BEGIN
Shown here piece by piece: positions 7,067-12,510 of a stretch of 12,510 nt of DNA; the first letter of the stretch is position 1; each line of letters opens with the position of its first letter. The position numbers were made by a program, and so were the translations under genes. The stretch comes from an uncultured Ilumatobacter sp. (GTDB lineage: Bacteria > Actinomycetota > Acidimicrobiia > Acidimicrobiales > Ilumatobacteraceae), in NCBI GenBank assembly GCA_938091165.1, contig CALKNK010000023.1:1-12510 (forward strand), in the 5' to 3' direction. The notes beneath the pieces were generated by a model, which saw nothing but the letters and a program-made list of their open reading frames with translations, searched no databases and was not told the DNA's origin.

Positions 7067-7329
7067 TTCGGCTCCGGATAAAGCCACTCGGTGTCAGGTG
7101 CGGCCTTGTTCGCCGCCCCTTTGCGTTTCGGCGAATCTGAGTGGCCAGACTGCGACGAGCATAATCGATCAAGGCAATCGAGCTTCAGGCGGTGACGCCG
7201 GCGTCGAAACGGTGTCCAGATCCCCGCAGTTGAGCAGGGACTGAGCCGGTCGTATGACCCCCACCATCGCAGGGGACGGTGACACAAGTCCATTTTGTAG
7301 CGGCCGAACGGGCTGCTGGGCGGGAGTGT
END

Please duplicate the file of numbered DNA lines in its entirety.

Shown here piece by piece: positions 7,067-12,510 of a stretch of 12,510 nt of DNA; the first letter of the stretch is position 1; each line of letters opens with the position of its first letter. The position numbers were made by a program, and so were the translations under genes. The stretch comes from an uncultured Ilumatobacter sp. (GTDB lineage: Bacteria > Actinomycetota > Acidimicrobiia > Acidimicrobiales > Ilumatobacteraceae), in NCBI GenBank assembly GCA_938091165.1, contig CALKNK010000023.1:1-12510 (forward strand), in the 5' to 3' direction. The notes beneath the pieces were generated by a model, which saw nothing but the letters and a program-made list of their open reading frames with translations, searched no databases and was not told the DNA's origin.

Positions 7067-7329
7067 TTCGGCTCCGGATAAAGCCACTCGGTGTCAGGTG
7101 CGGCCTTGTTCGCCGCCCCTTTGCGTTTCGGCGAATCTGAGTGGCCAGACTGCGACGAGCATAATCGATCAAGGCAATCGAGCTTCAGGCGGTGACGCCG
7201 GCGTCGAAACGGTGTCCAGATCCCCGCAGTTGAGCAGGGACTGAGCCGGTCGTATGACCCCCACCATCGCAGGGGACGGTGACACAAGTCCATTTTGTAG
7301 CGGCCGAACGGGCTGCTGGGCGGGAGTGT